DETROIT -- The nation's auto industry reported yesterday strong sales for late June, propelled by what executives said was rising consumer confidence and a stronger economy.
The news seemed to run counter to the gloomy economic picture painted by last week's report that the nation's unemployment rate had risen sharply in June. But auto executives said the cut in interest rates that followed the release of the jobless data would help the industry.
"With the recent reduction in short-term interest rates, we expect to see even stronger vehicle sales in the second half of the year," said James B. Fitzpatrick, vice president of marketing at General Motors.
Analysts said a "Buy America" preference among consumers had helped Detroit's Big Three gain ground against Japanese competitors. GM's Saturn division had a particularly strong month.
Sales of vehicles built in North America -- which are considered domestically built -- rose a sharp 23.9 percent in the last 10 days of the month compared with the period a year earlier. Car sales rose 15 percent, to 244,473, and light-truck sales gained 40.7 percent, to 157,284.
The seasonally adjusted annual selling rate of North American-built cars for the period of June 21-30 was 7.5 million. For the month, the rate was 6.7 million, up from 6.3 million in May but below the 7.3 million in June 1991.
For the entire month of June, sales of all cars and light trucks, which include minivans and sport-utility vehicles, surged 6.2 percent, to 1,268,954, from 1,149,021 last year. June car sales were up 2.5 percent, to 826,942, and light-truck sales rose 14 percent, to 442,012.
Because light-truck sales have gained so much more than car sales -- and the Big Three, GM, Ford and Chrysler, are much stronger than the Japanese in light trucks -- Detroit has been TTC able to score a significant gain in overall market share.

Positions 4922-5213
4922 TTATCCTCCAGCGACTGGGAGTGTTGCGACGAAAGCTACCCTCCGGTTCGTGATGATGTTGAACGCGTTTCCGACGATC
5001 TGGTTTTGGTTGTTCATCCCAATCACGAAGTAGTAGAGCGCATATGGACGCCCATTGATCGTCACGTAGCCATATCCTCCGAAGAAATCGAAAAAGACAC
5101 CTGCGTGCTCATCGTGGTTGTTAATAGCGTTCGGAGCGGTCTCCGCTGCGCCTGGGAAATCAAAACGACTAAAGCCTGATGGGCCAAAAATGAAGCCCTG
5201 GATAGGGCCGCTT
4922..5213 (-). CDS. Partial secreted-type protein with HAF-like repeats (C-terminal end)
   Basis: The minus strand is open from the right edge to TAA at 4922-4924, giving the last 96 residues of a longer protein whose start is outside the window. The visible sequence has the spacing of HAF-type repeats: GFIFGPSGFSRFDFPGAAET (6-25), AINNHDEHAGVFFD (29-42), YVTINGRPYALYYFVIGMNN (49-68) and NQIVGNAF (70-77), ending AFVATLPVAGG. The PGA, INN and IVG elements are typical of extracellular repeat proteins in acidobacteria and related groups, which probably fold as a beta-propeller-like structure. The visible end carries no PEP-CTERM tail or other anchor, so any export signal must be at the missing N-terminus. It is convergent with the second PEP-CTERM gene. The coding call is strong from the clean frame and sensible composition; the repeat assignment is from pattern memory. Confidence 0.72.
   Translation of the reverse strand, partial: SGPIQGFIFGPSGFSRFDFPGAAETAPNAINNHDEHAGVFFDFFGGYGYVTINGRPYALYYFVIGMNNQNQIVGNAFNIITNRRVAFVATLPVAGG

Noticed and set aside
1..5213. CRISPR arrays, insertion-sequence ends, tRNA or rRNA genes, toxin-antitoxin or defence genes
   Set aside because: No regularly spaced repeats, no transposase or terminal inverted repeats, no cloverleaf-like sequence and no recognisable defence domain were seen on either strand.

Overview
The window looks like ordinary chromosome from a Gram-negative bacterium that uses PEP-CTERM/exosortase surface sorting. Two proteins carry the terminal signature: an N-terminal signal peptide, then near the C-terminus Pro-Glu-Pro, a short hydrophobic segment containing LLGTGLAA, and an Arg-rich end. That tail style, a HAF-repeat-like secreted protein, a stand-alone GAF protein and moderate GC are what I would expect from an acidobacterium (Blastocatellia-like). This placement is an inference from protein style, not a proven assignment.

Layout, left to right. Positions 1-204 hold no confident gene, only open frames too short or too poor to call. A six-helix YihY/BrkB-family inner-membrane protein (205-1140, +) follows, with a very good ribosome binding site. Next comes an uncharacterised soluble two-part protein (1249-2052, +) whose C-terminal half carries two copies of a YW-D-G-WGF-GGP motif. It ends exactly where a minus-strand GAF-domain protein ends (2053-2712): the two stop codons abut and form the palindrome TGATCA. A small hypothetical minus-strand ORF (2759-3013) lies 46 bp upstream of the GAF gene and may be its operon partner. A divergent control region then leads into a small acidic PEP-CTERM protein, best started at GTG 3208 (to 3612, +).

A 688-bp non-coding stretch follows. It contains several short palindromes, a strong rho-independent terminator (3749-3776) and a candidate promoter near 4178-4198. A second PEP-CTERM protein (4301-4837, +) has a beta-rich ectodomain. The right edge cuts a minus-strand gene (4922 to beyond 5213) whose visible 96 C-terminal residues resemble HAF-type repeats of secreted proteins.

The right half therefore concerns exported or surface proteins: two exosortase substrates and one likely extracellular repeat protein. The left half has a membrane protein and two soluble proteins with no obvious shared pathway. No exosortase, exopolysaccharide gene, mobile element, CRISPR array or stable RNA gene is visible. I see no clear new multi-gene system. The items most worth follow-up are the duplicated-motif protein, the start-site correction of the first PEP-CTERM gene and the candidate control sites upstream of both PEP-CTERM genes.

Taking into account cars and light trucks, imported and domestic, the Big Three captured 71.8 percent of all sales in June, up from 69.7 percent of all sales in the month a year earlier. That left the Japanese automakers with 22.7 percent of sales, including output from North American-based transplants, down from 24.5 percent a year earlier. Other importers, principally from Britain and Germany, sold 5.5 percent of all vehicles, down from 5.9 percent from last year.
"The latest 10 days are very good news, because it means that dealer inventories will be in good shape, and that bodes well for production schedules," said Harvey Heinbach, automotive analyst for Merrill Lynch in New York. "We haven't been able to say that in a while."
Sales of GM's domestically produced cars rose 18.4 percent in ** late June, to 106,857, led by strong increases at all divisions except Chevrolet, which suffered a 3.5 percent decline. Sales of GM's domestic light trucks rose 34.3 percent, to 57,527.
The Saturn division sold more than 20,000 cars in one month for the first time. At that rate, Saturn could be approaching capacity at its two-year-old plant in Spring Hill, Tenn.
"We had a tremendous Fourth of July weekend, and we don't have many Saturns in stock," said John B.T. Campbell III, who owns several dealerships in Southern California.
Ford Motor Co.'s car sales rose 30.7 percent in late June, to 61,952, and the company's light-truck sales rose 39.3 percent, to 51,834. Robert L. Rewey, vice president of sales operations, noted that the midsized Taurus, which was redesigned for 1992, had its best sales month since May 1989.
But Ford injected a note of caution by saying strong orders for cars from rental companies had inflated its results. Some rental companies were caught short of cars when airlines lowered fares and caused a surge of travelers, Ford said.
But Stephen Girsky, automotive analyst for Paine Webber in New York, said Ford's sales to rental fleets would help the company's profits because they reflected genuine demand caused by a greater volume of travelers rather than steep discounting.
General Motors said it had not experienced a similar phenomenon in its rental sales.
Chrysler Corp. said car sales for all of June declined 12.2 percent, to 54,255, while light-truck sales, led by its popular mini-van, rose 23.1 percent, to 101,438.